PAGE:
Don't put a bright light behind you. Web-cams are clever, but if you have a bright light behind you, your face will be a black blob. Similarly if you have a window behind you, you'll probably need to close the curtains if it's daylight. It's wise to check your video at the start of the meeting to see how others see you and adjust the lighting if you can, so they can see your face properly. If you take many calls from the same place, look into setting up some better lights to make your face visible.
Don't be this idiot
Avoid movement in the frame
Avoid movement in the frame Our meatware visual systems are designed to react to movement, as that might be tasty food or a less-appealing predator. Movement in your video frame will draw everyone's attention. This can be a good thing, if you're waving a hand signal, but beware of movement that doesn't mean anything. A fan behind you can be remarkably distracting. It's best to switch off the video if you can't keep the camera stable, such as in a moving vehicle, or if the laptop is actually on top of your lap.
Don't use conference room video.
Don't use conference room video. If several people are all in the same office, they'll often come into a conference room there and use the video set up in the room. The trouble with this is that then the faces of those participants are too small to see on the gallery view. I prefer it when people, even in the same location, connect separately so we can see them properly. Most webcams can work with two, suitably friendly, people on the same computer, but no more than that. This also helps with audio, as conference room audio is rarely any good.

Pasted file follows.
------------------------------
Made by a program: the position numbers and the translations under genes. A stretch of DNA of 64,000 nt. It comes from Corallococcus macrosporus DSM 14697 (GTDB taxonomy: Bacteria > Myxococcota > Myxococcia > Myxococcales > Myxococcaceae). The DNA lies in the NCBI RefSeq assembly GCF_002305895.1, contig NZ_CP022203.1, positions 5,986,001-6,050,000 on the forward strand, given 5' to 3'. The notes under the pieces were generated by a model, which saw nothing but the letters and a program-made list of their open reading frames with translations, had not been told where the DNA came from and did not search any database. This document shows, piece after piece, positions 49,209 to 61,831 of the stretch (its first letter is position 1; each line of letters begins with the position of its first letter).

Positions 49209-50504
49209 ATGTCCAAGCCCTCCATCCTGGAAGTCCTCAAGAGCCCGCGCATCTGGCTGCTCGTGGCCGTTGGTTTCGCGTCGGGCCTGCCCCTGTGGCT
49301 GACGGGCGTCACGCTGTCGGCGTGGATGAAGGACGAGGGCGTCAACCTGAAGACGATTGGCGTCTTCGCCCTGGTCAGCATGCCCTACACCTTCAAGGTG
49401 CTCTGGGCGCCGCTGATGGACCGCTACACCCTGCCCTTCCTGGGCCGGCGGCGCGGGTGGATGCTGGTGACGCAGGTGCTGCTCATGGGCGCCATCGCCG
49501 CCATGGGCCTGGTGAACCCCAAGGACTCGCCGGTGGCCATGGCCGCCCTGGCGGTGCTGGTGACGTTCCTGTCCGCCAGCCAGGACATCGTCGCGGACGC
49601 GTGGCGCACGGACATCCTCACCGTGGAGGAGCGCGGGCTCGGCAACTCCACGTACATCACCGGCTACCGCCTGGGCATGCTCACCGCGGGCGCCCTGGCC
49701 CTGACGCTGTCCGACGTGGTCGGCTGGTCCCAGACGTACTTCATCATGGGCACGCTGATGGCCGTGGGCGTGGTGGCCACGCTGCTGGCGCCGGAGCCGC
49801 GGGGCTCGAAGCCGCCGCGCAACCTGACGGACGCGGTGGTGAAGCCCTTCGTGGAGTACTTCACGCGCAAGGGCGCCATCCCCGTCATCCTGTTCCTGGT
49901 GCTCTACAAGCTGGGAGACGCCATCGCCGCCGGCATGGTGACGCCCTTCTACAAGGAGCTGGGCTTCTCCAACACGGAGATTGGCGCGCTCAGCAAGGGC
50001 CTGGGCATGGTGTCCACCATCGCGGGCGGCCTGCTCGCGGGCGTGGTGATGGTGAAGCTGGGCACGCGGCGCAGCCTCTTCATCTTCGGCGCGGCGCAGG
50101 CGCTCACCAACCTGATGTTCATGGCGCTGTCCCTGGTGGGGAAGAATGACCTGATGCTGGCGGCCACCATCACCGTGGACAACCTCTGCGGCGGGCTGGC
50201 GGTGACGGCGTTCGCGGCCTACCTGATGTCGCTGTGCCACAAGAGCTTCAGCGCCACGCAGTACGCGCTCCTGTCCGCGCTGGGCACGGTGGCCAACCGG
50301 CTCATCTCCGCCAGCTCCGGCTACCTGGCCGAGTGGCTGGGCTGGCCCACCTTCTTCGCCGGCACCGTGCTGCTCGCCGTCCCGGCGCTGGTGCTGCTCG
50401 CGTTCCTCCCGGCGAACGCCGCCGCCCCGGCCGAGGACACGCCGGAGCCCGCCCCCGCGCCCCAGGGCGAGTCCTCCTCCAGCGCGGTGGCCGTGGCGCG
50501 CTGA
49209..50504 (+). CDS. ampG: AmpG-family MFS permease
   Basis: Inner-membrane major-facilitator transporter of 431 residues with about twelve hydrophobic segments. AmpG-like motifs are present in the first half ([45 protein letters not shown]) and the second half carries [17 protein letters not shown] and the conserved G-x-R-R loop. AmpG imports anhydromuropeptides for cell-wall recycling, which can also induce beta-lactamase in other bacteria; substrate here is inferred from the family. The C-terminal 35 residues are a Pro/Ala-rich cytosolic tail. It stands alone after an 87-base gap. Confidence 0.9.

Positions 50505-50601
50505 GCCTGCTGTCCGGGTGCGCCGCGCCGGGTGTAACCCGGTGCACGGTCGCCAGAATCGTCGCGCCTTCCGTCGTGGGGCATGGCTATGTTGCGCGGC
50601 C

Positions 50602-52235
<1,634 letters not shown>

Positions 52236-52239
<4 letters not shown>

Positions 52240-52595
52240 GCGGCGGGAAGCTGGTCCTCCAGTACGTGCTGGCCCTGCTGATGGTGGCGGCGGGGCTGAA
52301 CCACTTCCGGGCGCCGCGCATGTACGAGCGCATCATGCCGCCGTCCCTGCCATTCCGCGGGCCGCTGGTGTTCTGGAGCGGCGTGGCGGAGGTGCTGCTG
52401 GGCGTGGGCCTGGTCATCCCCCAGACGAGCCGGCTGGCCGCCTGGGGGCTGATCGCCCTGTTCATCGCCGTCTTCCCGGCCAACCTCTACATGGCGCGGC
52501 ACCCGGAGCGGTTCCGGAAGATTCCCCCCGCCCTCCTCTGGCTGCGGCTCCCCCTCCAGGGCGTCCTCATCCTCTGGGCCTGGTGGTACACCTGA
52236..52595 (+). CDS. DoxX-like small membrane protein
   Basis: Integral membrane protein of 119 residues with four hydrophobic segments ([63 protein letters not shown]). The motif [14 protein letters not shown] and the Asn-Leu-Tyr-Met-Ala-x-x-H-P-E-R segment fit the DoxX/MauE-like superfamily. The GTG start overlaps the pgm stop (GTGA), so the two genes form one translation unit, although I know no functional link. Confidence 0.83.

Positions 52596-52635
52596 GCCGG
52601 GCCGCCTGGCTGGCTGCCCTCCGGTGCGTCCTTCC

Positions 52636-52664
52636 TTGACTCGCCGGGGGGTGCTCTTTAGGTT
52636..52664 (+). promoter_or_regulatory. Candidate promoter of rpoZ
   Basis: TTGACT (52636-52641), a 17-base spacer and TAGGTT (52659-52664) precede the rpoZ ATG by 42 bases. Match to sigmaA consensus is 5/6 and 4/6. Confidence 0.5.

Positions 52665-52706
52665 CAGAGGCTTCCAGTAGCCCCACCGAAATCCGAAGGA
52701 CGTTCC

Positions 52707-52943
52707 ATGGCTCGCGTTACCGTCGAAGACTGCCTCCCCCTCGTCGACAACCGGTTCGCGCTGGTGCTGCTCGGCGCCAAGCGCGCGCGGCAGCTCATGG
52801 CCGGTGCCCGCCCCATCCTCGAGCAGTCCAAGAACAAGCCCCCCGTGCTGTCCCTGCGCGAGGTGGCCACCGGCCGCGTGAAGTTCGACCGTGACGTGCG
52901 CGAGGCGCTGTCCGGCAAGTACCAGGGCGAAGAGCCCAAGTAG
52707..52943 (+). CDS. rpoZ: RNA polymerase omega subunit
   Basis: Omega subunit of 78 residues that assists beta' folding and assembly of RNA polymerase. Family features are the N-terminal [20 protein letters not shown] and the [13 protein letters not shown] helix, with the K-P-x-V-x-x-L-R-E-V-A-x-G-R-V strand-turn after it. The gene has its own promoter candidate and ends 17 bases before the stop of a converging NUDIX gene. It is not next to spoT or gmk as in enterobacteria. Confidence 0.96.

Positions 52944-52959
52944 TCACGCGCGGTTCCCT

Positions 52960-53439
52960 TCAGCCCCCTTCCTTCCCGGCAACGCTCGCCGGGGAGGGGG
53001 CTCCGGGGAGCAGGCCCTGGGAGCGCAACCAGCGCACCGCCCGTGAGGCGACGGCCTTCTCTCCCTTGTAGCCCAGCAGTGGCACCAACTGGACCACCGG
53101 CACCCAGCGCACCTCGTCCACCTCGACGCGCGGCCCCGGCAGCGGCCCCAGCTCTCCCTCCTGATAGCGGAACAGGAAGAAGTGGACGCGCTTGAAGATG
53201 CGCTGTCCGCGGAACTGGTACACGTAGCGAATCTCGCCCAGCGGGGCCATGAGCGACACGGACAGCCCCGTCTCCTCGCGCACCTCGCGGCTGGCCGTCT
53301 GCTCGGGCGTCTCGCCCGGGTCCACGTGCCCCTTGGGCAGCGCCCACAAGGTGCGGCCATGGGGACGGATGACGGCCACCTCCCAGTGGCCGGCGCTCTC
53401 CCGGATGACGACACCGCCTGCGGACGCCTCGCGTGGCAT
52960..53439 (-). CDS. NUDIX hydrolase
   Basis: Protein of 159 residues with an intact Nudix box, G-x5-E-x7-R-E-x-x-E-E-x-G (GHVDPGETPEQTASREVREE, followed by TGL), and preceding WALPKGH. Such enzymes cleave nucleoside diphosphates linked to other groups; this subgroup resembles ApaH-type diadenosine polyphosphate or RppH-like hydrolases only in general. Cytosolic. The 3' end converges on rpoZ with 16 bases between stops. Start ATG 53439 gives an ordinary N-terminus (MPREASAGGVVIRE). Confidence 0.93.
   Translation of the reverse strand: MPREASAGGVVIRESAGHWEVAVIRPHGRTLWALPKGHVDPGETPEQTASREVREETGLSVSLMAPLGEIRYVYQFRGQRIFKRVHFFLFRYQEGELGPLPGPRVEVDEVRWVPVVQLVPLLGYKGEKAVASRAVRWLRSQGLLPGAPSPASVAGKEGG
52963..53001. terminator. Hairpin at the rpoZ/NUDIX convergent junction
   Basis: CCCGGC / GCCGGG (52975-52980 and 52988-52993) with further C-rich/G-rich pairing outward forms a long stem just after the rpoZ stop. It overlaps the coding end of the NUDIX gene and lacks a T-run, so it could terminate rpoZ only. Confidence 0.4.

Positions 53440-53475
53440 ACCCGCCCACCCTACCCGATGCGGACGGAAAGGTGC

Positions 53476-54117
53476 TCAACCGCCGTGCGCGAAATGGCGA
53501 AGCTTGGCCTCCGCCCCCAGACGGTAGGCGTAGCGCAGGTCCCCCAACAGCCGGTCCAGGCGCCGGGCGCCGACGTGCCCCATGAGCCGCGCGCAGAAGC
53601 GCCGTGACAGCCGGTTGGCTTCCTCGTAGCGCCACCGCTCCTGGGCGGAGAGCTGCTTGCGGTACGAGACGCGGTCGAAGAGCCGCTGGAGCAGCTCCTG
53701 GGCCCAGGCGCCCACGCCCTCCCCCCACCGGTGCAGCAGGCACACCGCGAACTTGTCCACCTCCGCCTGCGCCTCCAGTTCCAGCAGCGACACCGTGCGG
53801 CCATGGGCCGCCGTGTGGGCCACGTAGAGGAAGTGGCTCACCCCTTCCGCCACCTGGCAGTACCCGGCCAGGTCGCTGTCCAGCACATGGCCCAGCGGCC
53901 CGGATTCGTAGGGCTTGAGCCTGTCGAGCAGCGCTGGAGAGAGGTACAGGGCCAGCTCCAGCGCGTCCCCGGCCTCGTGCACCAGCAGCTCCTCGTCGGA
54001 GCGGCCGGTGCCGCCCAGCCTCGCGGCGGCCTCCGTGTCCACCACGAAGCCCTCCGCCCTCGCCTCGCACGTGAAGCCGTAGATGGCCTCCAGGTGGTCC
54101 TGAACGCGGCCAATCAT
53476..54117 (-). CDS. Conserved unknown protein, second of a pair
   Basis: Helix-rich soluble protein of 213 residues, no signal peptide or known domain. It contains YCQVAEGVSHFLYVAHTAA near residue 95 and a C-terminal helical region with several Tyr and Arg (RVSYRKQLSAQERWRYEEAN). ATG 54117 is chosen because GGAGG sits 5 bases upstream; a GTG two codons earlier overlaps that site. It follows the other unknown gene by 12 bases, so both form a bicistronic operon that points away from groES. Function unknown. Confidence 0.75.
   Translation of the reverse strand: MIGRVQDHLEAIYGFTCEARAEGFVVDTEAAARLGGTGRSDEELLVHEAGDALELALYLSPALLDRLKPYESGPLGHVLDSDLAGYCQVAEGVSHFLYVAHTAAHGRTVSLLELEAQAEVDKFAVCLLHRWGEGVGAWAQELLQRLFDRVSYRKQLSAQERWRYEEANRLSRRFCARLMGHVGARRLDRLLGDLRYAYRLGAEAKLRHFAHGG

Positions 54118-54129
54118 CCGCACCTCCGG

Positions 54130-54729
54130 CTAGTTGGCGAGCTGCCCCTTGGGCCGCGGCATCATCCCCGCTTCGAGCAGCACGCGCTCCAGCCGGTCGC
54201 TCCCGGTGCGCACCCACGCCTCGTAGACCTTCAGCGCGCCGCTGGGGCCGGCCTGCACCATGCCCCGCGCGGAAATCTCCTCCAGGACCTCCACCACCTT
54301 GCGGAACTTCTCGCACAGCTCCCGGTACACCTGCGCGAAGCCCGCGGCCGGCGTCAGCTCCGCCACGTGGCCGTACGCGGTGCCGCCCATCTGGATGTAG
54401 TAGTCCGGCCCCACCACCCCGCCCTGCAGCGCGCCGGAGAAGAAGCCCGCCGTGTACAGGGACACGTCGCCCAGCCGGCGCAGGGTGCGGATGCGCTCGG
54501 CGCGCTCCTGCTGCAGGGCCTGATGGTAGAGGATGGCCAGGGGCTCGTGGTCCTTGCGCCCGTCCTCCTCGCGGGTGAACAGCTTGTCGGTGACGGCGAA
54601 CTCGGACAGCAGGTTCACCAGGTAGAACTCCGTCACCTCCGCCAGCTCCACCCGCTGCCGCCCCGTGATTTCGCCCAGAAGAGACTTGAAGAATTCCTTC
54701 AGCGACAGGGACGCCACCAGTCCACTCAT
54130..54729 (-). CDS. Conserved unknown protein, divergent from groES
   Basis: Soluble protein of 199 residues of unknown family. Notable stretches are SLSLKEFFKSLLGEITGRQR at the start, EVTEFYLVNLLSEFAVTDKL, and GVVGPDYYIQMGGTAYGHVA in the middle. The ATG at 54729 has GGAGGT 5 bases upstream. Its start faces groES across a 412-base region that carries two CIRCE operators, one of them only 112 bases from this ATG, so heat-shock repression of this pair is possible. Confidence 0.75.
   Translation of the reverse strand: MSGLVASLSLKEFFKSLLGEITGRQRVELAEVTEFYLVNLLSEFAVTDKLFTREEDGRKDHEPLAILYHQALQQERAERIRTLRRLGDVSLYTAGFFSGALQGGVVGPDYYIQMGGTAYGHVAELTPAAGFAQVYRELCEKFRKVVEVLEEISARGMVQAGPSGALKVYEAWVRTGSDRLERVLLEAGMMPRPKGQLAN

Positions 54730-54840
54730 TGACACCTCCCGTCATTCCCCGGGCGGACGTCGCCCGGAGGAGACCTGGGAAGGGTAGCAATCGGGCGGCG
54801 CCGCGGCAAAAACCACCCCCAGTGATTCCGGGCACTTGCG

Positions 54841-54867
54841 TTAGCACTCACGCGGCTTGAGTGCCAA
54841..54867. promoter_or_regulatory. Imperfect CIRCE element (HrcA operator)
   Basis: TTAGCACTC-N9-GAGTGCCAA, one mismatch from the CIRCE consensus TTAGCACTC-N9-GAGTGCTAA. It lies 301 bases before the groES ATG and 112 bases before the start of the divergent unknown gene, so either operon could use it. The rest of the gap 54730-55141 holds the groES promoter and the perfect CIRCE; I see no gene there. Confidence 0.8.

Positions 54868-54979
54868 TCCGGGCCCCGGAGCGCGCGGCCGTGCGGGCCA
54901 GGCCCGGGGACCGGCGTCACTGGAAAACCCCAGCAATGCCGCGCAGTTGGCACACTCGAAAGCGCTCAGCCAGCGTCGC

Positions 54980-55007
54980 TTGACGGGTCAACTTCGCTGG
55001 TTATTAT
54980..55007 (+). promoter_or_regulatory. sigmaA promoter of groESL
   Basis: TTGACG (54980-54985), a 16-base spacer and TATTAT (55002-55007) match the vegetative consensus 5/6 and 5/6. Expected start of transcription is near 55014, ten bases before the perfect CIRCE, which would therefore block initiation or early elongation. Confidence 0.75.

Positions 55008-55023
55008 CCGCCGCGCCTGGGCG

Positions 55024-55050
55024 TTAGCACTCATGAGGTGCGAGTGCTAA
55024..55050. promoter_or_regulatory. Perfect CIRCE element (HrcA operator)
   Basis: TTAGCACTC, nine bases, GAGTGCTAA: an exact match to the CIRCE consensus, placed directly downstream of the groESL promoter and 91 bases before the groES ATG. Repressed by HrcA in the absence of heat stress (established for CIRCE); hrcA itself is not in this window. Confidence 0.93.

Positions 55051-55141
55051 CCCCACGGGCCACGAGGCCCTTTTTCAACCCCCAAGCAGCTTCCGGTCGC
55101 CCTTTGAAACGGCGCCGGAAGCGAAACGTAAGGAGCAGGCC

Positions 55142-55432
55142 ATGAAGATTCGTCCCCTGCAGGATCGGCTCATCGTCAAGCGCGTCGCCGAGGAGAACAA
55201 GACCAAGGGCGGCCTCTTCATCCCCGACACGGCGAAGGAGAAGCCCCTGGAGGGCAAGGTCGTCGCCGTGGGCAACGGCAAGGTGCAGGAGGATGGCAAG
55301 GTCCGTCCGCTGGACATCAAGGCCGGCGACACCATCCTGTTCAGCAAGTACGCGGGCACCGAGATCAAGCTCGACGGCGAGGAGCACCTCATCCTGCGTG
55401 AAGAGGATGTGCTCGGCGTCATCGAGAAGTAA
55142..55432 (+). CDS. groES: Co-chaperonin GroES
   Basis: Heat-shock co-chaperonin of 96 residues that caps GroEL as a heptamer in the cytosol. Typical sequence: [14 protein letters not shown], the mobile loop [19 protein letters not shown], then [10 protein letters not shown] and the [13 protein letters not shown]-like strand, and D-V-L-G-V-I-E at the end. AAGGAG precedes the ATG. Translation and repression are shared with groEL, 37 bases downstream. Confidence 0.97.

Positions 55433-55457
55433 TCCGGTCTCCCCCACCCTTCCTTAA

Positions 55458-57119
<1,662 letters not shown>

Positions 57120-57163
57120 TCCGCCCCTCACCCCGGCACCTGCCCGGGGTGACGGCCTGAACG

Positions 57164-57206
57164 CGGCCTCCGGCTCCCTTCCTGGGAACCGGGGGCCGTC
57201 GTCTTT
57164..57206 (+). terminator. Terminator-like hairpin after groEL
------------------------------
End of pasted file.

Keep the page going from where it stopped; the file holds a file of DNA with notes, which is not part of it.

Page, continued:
Use the chat.
Use the chat. Most video-conferencing tools have a chat feature that you can use during the call. This gives a useful second channel for parenthetical remarks, questions, suggesting next topics. If you react to something said on the video, you'll probably need to add some context so those reading the chat know exactly what you're reacting to. If someone lists three things and I go "I agree" after the second of them, nobody will be sure what I'm agreeing with.
Send a deck rather than using presenter mode.
Send a deck rather than using presenter mode. All of these conference tools support the inevitable PowerPoint (or similar). All the people then disappear to be replaced by not-very-scintillating slides. Consider instead sending the deck out so that people can view the deck directly in a viewer application, while the people are there on the conference app's window. Often I can't see the details on the deck because it's too small on the conference app. Or I maybe want to check something you had on the previous slide before you jumped ahead. You can always say, "on page fifty-three", if you want to ensure people are all looking at the same thing. If I'm home I can easily get both deck and people on my giant screen, if on my laptop I get to control which I look at.
Don't hide children and pets.
Don't hide children and pets. We don't want children coming into a call and disrupting it, but it's perfectly OK for them to pop in and say hello. Nobody should be embarrassed if a child comes in wanting attention and you have to step away for a short while to deal with them. I always smile when Camilla's cat steals into the frame. Everyone knows we're at home, and providing it doesn't disrupt the call we shouldn't try to pretend we're in some clinical office.
Drop video if bandwidth is an issue
Drop video if bandwidth is an issue Video is important, but audio matters more. If you're low on bandwidth and the audio is suffering, try turning off video. Audio-only is inferior, but better than nothing.
Dress comfortably Office dress codes have thankfully relaxed a lot since I joined the workforce, but we can usually be more casual when on a call at home. There are limits, however. ThoughtWorks is very flexible with our dress code in our offices (I remember once the code said just "you must be dressed"). But I do dress up with a T-shirt for a global management call rather than staying in my pajama top. (I reserve the right to not disclose what I'm wearing below.)